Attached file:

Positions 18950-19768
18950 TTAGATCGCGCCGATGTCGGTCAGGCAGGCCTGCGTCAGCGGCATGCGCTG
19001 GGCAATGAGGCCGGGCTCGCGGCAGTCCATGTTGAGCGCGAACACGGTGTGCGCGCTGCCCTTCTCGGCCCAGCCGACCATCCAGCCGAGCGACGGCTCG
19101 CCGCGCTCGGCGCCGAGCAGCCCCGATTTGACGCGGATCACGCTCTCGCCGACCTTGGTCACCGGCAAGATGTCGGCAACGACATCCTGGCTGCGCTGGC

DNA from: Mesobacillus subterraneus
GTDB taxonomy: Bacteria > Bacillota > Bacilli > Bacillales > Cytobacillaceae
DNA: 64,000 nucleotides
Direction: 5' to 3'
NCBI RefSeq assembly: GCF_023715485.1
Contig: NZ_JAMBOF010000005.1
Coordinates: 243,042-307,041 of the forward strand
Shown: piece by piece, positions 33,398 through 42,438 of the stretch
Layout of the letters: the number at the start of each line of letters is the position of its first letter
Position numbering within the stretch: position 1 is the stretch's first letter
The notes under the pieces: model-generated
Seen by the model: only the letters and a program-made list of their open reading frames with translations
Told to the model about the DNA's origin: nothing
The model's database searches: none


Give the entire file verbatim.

Positions 18950-19768
18950 TTAGATCGCGCCGATGTCGGTCAGGCAGGCCTGCGTCAGCGGCATGCGCTG
19001 GGCAATGAGGCCGGGCTCGCGGCAGTCCATGTTGAGCGCGAACACGGTGTGCGCGCTGCCCTTCTCGGCCCAGCCGACCATCCAGCCGAGCGACGGCTCG
19101 CCGCGCTCGGCGCCGAGCAGCCCCGATTTGACGCGGATCACGCTCTCGCCGACCTTGGTCACCGGCAAGATGTCGGCAACGACATCCTGGCTGCGCTGGC

DNA from: Mesobacillus subterraneus
GTDB taxonomy: Bacteria > Bacillota > Bacilli > Bacillales > Cytobacillaceae
DNA: 64,000 nucleotides
Direction: 5' to 3'
NCBI RefSeq assembly: GCF_023715485.1
Contig: NZ_JAMBOF010000005.1
Coordinates: 243,042-307,041 of the forward strand
Shown: piece by piece, positions 33,398 through 42,438 of the stretch
Layout of the letters: the number at the start of each line of letters is the position of its first letter
Position numbering within the stretch: position 1 is the stretch's first letter
The notes under the pieces: model-generated
Seen by the model: only the letters and a program-made list of their open reading frames with translations
Told to the model about the DNA's origin: nothing
The model's database searches: none